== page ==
News

Laser-Made Parts Could Transform Aircraft Industry

Researchers are manufacturing steel and titanium aircraft parts using laser metal deposition technology. It can be used to 3D-print parts from scratch or to fix existing parts with a bond that is as strong as, or in some cases, stronger than the original.

Posted in: INSIDER, News, Defense, 3 D Printing & Additive Manufacturing, Rapid Prototyping & Tooling
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NASA UAV Flies Alone in Public Airspace

NASA’s remotely piloted Ikhana aircraft successfully flew its first mission in the National Airspace System without a safety chase aircraft on Tuesday. Flying these large remotely piloted aircraft over the United States opens the doors to all types of services, from monitoring and fighting forest fires, to providing new emergency search and rescue operations. The technology in this aircraft could, at some point, be scaled down for use in other general aviation aircraft.

Posted in: INSIDER, News, Aerospace, Aviation, Defense
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NASA CubeSats Head to Mars

NASA has achieved a first for the class of tiny spacecraft known as CubeSats. The MarCO-A and MarCO-B CubeSats are designed to trail InSight on the way to Mars, aiming to relay back data about InSight as it enters the planet's atmosphere and attempts to land.

Posted in: INSIDER, News, Communications, Defense
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Aircraft Scheduling Models Ease Traveler Frustration

Flight schedules that allow for a little carefully designed wiggle room could prevent the frustration of cascading airport delays and cancellations. By focusing on the early phases of flight schedule planning and delays at various scales, researchers have developed models to help create schedules that are less susceptible to delays and easier to fix once disrupted.

Posted in: INSIDER, News, Defense, Mathematical/Scientific Software, Software
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Scientists Join Effort to 3D Print Parts for U.S. Navy

Researchers at Lawrence Livermore National Laboratory (LLNL) are lending their expertise in metal additive manufacturing to a new collaboration aimed at 3D printing critical replacement parts for the U.S. Navy.

Posted in: INSIDER, News, Defense
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New Device Detects Damage to Body Armor

Cardiff University’s School of Engineering joined forces with California-headquartered Microsemi to develop A-Ultra – a lightweight handheld system that uses ultrasound to spot damage to personal protective equipment.

Posted in: INSIDER, News, Defense
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Army Develops Dual Pulse Rocket Motor to Support Warfighter

A team at the U.S. Army Research, Development and Engineering Center, Aviation and Missile, has been working to develop a new dual pulse rocket motor incorporating insensitive munitions capabilities. A dual pulse rocket motor contains propellant that is divided into multiple sections by an internal barrier, which will perforate as the second igniter fires to allow the propellant to exhaust through the same nozzle as the first propellant.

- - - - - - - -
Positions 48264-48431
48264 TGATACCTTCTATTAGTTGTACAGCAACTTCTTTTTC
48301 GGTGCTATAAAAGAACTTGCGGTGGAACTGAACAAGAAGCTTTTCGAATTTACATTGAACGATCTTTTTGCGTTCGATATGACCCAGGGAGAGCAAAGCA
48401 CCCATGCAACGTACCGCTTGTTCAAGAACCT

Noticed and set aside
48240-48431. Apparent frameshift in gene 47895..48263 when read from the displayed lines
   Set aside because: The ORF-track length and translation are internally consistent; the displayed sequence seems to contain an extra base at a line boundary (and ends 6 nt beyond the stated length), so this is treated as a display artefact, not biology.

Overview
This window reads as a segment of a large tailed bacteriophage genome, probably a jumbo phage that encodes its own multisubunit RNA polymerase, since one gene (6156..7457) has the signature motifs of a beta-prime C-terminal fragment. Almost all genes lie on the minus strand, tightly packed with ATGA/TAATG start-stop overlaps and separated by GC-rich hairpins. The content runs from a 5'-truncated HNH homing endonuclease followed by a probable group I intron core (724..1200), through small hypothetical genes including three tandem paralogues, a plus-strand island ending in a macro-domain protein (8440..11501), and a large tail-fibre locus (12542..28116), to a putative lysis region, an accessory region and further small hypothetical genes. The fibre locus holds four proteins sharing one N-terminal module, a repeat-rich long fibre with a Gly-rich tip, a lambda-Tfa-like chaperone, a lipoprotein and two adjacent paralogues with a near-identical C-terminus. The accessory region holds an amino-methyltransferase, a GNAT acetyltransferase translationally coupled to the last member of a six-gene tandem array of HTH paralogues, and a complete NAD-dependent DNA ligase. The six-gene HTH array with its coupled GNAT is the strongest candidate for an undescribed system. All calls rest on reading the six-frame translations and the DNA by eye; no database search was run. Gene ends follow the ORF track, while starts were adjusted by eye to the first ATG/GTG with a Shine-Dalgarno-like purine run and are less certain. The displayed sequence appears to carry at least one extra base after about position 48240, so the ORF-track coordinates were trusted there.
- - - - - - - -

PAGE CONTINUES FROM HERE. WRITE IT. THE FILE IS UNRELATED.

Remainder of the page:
The project was born in FY13 out of a program known as the Accelerated Improved Interceptor Initiative, or AI3 Interceptor, as a potential upgrade to the baseline rocket motor. The AI3 Interceptor program was halted, causing the JIMTP funded team to change their focus and downscale. Because the team was successfully demonstrating insensitive munitions technologies that hadn't been demonstrated before, the program was encouraged to continue.

Posted in: News, Defense
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Automated Process Prints Aircraft Parts

Copper cables run through the fuselage of aircrafts. They transmit electrical signals for temperature-measuring sensors, LEDs in ceilings, or electronic connections in seats. During their installation, individual cables are combined into harnesses. A new manufacturing process eliminates the classic laying of the cable harnesses, saving space and weight.

Posted in: News, Aerospace, Defense, 3 D Printing & Additive Manufacturing, Manufacturing & Prototyping
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Maintenance-Free Engines Power Deep-Space Science

There are no gas stations in deep space, so engines must be reliable for the long haul. NASA has successfully operated a free-piston Stirling engine for more than 110,000 hours of cumulative operation.

Posted in: News, Defense, Power Transmission, Propulsion
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Non-Contact Method Measures Aircraft Internal Stresses

Scientists have developed a non-contact method of internal voltage control in polymer composites, making it possible to assess the degree of internal damage during the operation of aircraft parts. The method uses amorphous soft magnetic circuits to assess the stress state in composite materials. Wires are laid between the carbon fiber layers, forming a stress-sensitive grid.

Posted in: News, INSIDER, Aerospace, Defense, Data Acquisition, Detectors, Sensors
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